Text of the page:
It looks as though Burberry might lose their exclusive rights to their signature red, black and tan check.
The British luxury fashion house has appealed a decision made by Chinese authorities that would allow other companies to lawfully use their iconic check pattern on leather goods.
According to The Guardian, the verdict came down because Burberry has not made enough use of the Haymarket Check in China for three years.
WWD reported that back in August 2012, the Trademark Office received a complaint which challenged Burberry's right to the check for leather goods in China. The complaint was supposedly brought about by a division of the Lubida factory, an organization which Burberry had previously sued for creating counterfeit bags. Hmm, something smells a little fishy.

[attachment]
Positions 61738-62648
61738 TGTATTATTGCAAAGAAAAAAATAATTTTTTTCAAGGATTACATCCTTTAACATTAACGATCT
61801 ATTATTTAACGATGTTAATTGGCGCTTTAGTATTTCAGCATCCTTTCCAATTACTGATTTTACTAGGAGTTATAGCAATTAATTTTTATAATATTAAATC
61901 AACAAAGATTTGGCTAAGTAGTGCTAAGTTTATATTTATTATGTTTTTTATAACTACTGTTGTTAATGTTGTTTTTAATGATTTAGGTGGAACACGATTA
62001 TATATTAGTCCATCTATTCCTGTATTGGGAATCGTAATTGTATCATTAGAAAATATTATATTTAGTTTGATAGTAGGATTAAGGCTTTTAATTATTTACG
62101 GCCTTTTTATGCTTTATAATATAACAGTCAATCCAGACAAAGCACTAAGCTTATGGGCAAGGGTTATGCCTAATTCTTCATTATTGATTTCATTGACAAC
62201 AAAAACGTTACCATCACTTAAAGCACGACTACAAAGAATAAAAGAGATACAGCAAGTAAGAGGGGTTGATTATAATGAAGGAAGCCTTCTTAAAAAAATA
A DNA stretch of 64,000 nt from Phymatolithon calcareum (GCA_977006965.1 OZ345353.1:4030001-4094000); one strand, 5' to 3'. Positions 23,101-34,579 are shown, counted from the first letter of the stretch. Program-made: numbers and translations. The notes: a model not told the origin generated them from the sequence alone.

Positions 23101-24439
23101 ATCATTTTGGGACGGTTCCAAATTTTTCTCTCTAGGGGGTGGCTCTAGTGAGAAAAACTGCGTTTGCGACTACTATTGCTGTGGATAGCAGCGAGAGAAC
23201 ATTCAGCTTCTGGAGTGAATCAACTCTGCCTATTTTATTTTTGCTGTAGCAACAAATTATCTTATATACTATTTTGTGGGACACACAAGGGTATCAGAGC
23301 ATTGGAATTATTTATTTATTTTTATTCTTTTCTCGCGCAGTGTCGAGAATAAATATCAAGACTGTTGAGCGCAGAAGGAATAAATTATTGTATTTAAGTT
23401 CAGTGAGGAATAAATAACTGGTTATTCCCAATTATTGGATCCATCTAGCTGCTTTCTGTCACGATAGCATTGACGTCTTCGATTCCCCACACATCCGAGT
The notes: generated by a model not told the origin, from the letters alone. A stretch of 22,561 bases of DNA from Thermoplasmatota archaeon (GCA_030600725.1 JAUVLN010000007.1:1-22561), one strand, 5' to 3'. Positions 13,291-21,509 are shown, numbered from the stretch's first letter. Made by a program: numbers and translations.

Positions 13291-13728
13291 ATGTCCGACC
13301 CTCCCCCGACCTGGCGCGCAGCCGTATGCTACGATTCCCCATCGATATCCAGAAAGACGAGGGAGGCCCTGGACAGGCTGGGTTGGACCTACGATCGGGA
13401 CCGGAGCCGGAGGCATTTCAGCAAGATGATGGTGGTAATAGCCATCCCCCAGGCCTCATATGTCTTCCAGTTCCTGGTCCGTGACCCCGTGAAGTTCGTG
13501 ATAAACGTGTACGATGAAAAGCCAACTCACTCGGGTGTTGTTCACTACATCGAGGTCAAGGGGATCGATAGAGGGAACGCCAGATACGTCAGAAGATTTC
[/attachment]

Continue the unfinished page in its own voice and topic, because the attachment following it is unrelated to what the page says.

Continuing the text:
Fortunately, Burberry can rest easy for the moment. Until a decision is reached on the appeal, they still have sole rights to their tartan pattern. But if the court's ruling doesn't go in their favor, what will it mean for the company who has built an empire around their well-known pattern? Do you think there will be a new trademark in Burberry's future?
The pattern in question:
Fashion feuds happen more than you may think...